Where did the breed come from?

The first white shepherd, almost as we know it today, was shown at an exhibition in Hanover as early as 1882. Of course he was in a group with a German shepherd, because it was simply a German shepherd. The most famous of these was a dog born in 1879 and his name was Greif. Due to its qualities, including erect ears, which was certainly not a matter of course at the time, it was used extensively in breeding. In 1888, the first white German Shepherd bitch named Greif was shown at a show in Hamburg. The owner of both white shepherds and the equally well-known dog Greif II. was Baron von Knigge.

In 1899, Arthur Meyer saw an interesting dog named Hektor Linksrhein at the show and pointed it out to his friend Max von Stephanitz. When Stephanitz went to look at this dog, he was literally kidnapped by it and bought it without hesitation. At that time, it was common to rename dogs, including the names of the original kennels, and so Hektor Linksrhein literally became Horand von Grafrath overnight. Horand was dark wolf-gray, as was his mother, Lene. But Lene was the daughter of white Greif. So Horand's grandfather was Greif. Horand, born on January 1, 1895, therefore had a gene for white in his inherited base. The hereditary talent for white coloring was very widespread at the beginning of breeding. Although the ratio of white shepherds to other colors was reportedly 3: 2 in favor of white shepherds, Berno von der Seewiese, who was born in 1913, was the first white individual to be entered in the breeding book.



How Europe decided to forget him.

The creator of the German Shepherd, cavalry officer Max von Stephanitz, initially had nothing against the colored German Shepherds, but under pressure from many large breeders of this breed, he gradually changed his mind. Fortunately, the Habsburgs and the imperial family of the Hohenzollermans found love in the white German shepherds. So the white shepherds had a small stop, at least for a while, and due to the following circumstances, they could not be destroyed as quickly and to the base as some German shepherd breeders wanted at the time.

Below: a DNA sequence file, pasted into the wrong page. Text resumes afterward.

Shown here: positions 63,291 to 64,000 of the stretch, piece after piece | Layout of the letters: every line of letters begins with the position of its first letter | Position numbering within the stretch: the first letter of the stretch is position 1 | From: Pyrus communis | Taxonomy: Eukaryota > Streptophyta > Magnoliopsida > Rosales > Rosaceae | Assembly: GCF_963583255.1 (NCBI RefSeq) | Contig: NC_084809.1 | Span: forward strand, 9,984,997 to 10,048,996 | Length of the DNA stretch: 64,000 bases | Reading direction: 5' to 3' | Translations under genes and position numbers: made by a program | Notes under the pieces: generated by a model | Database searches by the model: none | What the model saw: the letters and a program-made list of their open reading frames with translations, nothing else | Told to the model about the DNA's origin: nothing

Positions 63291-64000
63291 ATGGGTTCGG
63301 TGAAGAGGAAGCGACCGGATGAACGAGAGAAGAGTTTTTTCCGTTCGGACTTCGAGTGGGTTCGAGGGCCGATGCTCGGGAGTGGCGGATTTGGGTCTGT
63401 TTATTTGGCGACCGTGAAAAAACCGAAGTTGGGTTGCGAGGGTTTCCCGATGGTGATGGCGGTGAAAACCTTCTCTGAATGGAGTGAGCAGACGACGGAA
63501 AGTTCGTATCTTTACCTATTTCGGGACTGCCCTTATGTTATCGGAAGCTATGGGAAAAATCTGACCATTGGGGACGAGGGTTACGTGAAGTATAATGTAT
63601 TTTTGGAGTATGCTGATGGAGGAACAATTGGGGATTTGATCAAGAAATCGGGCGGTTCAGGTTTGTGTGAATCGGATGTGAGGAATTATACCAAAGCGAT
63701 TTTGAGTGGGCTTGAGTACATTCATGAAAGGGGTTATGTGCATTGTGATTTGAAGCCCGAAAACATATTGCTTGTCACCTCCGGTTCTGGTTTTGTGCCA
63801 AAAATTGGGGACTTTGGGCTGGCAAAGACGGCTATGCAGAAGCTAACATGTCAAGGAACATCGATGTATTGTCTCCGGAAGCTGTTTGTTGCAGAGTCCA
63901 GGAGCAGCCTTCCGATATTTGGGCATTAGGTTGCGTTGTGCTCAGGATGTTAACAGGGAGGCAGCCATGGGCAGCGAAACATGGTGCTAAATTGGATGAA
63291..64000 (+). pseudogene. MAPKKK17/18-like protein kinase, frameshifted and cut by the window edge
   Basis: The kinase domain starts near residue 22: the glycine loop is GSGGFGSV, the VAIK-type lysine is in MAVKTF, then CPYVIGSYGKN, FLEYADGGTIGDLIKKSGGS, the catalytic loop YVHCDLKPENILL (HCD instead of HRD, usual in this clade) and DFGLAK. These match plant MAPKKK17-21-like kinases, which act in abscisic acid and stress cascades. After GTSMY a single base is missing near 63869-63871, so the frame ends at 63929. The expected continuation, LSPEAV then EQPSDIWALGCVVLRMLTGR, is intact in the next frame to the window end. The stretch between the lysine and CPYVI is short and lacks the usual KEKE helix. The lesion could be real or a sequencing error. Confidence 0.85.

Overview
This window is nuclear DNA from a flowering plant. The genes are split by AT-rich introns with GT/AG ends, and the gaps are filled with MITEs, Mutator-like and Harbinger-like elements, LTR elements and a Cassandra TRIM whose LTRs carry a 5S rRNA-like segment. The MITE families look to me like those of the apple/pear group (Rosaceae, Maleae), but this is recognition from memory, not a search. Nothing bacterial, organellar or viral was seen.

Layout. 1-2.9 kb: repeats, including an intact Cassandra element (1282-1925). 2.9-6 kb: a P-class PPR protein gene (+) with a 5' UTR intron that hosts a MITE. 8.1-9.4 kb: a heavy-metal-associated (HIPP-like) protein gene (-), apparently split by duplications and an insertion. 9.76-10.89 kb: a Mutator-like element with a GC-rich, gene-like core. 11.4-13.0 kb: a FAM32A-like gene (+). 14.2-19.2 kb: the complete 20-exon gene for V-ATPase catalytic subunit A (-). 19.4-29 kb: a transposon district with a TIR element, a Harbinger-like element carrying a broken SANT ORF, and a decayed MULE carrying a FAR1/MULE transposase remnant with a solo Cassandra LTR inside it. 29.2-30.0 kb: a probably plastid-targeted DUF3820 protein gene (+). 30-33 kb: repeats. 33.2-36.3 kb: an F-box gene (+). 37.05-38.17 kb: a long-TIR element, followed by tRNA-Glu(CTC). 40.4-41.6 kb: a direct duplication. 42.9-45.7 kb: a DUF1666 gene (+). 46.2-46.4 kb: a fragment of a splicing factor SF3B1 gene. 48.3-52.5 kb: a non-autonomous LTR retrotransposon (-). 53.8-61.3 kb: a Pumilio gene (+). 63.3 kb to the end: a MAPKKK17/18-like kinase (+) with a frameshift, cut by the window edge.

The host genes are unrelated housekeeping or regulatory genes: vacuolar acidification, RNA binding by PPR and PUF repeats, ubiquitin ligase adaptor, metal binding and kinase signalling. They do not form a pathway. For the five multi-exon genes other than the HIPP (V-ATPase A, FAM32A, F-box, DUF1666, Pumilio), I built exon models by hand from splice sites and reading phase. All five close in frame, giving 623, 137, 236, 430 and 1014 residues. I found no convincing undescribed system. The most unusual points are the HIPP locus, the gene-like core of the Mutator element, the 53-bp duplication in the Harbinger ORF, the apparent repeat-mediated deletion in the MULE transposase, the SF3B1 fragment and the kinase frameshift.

The white German shepherds disappeared inconspicuously and were particularly harmed, among other things, by the war. Due to their strong color, they were not used at all in the war, and eventually ideas began to spread about them. The despisation of white German shepherds by large and distinctive breeders has gone so far that after World War II they began to blame for the cause of various diseases and "bad" natures. Because white individuals with faded nasal sponges and light claws occasionally appeared as they do today, all white German shepherds were wrongly considered albino. These are generally associated with the source of an infinite number of ailments. However, the white German Shepherd, ie the white Swiss Shepherd, is not an albino! He has only white fur, like many other breeds. White individuals have existed "always" and white shepherds were sought after dogs, especially to flocks of sheep. Due to their color, they were unmistakable with wolves and the herders were very satisfied with them. They could not afford to endure sick or weak individuals.

The resentment and slander of some German Shepherd breeders against white individuals of this breed went so far that the breeders began to be ashamed of the white German Shepherds and usually secretly spent all the white puppies immediately after birth. Even though not everyone behaved like that, their offspring were unlucky anyway. Those who were not spent were eventually disqualified at the shows, as in 1968 the white coat color was deleted from the permissible colors listed in the German Shepherd's standard. And so, in a very short time, the white Shepherds literally disappeared from the public eye.



Migration Europe - America and back

At the turn of the 19th and 20th centuries, Anne Tracy brought several differently colored individuals, including white German Shepherds, to America from a visit to the Habsburgs, and, excited about their nature, decided to breed them. A film called The White Shadow, whose main character was a white German Shepherd, contributed to the popularity of white German shepherds in America.

Even in America, a pointless mania got to exclude white-colored German Shepherds from breeding. Fortunately, they found a better solution here. Furthermore, they bred all color varieties of the German Shepherd, with the fact that the white-colored individuals were bred separately from the colors of the others. It was in America and Canada that the white-colored German Shepherds found great support and many supporters.

Not only the Canadian Kennel Club has joined the despised white German shepherds. In 1964, the first club for the white German Shepherd was established in Sacramento, California. Since 1968, none of the club and union, except for the aforementioned Kennel Club, has registered white German Shepherds in herd books. White German Shepherds have not been talked about for a long time in Europe, and it has been thought that after the uncompromising elimination of all white shepherds, they are lost in the river of time.

They finally "returned" to Europe in 1970. A dog named Lobo White Burch, born